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Campus News

Re-examining the service program

Nathan Gower, Staff Writer

Warren Wilson College’s Service Learning Office has begun a lengthy reevaluation process of the Triad’s service requirement after numerous student concerns were voiced.

The SLO is not acting solely because of students’ complaints, but as feedback grew consistently critical of the 100-hour graduation requisite, Dean of Service Cathy Kramer felt the timing was right for reassessment.

After two interim deans of service and a revolving door of student staff, Kramer feels the SLO has diverted from their transitory nature and is stable enough to consider changes. Kramer and her staff started looking outside the Warren Wilson community for suggestions.

The SLO surveyed a diverse pool of 16 colleges with reputable service programs and from there began an internal inquiry into what works and what does not.

Students working for the food security break trip

The results will be shared by the 13-person Service Learning Advisory Committee, comprised of five Student Caucus representatives and seven faculty and staff.

The college survey is just one of the many planned events for gathering information over the remainder of the academic year.
Among these events is a series of focus groups in which Service Learning’s student staff have been trained as facilitators. From there, a Student Caucus meeting is to take place on April 5. Shortly thereafter, on April 10, a campus-wide survey is to be conducted. A conclusive report of the office’s efforts will be revealed on April 26.

In a recent interview, Kramer questioned whether “the 100- hour requirement is the right way to measure.” Broadcasting the general consensus of student concerns, Kramer said, “[some students] feel like checking off 100 hours isn’t motivating, particularly in their senior years when they just want to get it over with.”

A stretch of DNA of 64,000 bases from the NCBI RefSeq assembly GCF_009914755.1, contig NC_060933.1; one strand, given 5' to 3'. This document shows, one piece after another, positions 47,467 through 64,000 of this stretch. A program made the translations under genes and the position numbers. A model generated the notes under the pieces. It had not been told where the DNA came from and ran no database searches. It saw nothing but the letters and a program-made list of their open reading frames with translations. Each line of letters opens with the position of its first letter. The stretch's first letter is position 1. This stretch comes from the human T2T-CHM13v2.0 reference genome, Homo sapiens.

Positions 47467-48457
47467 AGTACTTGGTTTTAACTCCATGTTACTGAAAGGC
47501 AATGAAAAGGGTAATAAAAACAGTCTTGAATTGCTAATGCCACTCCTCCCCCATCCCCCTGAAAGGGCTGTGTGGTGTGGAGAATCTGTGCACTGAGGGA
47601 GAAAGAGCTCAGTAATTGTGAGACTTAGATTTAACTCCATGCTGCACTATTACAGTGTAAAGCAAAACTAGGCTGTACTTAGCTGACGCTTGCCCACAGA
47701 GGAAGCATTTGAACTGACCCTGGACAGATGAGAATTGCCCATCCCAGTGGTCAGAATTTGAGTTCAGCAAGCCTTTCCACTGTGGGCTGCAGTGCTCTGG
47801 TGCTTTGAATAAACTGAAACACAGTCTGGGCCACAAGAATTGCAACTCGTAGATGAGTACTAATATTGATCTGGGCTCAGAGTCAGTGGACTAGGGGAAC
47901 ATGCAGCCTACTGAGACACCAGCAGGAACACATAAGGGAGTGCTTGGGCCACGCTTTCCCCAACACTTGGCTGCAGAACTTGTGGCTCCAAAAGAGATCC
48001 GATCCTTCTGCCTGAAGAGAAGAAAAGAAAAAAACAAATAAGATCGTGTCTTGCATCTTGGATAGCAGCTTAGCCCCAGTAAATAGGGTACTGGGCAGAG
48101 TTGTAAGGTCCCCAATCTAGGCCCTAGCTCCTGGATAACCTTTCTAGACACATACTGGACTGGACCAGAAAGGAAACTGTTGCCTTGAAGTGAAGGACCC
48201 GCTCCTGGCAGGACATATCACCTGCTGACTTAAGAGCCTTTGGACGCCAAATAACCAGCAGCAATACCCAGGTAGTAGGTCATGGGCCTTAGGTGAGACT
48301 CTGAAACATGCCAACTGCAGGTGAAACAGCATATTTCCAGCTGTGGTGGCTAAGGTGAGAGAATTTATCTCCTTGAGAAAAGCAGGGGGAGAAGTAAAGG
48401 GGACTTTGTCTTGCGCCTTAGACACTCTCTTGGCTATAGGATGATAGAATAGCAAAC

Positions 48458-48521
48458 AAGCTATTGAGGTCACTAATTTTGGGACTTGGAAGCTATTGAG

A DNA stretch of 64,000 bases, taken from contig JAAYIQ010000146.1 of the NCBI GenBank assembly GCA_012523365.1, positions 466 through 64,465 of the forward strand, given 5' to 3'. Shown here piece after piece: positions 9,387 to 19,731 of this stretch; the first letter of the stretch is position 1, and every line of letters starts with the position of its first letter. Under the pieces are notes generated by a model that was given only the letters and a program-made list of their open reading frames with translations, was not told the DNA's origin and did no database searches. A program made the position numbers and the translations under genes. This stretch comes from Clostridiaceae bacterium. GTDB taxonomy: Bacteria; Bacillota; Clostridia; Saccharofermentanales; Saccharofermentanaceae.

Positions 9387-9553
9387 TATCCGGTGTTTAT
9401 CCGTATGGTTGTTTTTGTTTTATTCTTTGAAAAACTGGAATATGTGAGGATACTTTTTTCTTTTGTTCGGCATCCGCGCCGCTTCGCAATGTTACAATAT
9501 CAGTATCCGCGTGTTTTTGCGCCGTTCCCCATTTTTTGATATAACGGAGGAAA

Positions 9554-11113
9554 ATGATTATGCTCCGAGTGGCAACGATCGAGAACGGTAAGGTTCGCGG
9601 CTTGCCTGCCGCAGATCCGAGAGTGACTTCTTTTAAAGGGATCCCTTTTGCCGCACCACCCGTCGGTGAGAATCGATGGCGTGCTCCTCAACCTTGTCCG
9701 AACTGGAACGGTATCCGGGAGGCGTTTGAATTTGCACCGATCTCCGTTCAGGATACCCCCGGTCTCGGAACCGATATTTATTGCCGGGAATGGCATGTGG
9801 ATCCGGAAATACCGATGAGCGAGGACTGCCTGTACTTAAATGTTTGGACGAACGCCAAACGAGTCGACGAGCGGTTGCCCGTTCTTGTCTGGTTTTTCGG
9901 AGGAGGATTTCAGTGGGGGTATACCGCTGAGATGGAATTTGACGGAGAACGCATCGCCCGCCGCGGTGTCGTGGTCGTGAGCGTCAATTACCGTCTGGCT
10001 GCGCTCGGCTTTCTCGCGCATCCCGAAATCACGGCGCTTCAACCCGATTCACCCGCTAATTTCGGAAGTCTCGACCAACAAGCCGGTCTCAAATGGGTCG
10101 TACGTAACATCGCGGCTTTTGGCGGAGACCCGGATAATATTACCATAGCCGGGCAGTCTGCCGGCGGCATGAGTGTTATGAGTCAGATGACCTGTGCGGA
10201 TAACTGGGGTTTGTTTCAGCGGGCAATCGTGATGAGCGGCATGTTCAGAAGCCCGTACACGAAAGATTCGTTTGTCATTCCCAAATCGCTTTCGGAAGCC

Furthermore, Kramer expressed interest in learning why some students serve well over the minimum requirement while others barely manage to meet the 100-hour requisite for graduation. This will be one focus of the informational meetings arranged by the SLO.

While Kramer does believe it to be absolutely necessary to consider the students’ concerns and include them in the reevaluation process, she is also keenly aware that many have found the system to be entirely functional.

Warren Wilson conducted an alumni survey in the the middle of the last decade, sending the survey to approximately 1,500 alumni that graduated between 1969 and 2002. Of the 600-or- so responses, 74% reported they had engaged in voluntary service within a year prior to receiving the survey. Additionally, 44% found service to have played a significant role since graduation while 43% found it somewhat significant. Only ten percent found service not at all significant and the remaining three percent answered “not applicable.”

A major concern of the SLO seems to be in the student omission of one major word from the service requirement: learning. Many students seem to be “ticking off” hours, according to Kramer. Regardless of if change does or does not come to the Service Learning Office, Kramer would like more students to be educated why a particular issue is important, how they can help, and what the lasting impact of their service would be.

The political and social connections are often overlooked, said Service Learning Crew members juniors Ana Baranda and Kate Page.
“People don’t make that connection: you doing community service is changing your coun- try,” said Page. “If you don’t get involved in politics, who’s going to write [the policies],” Page asked?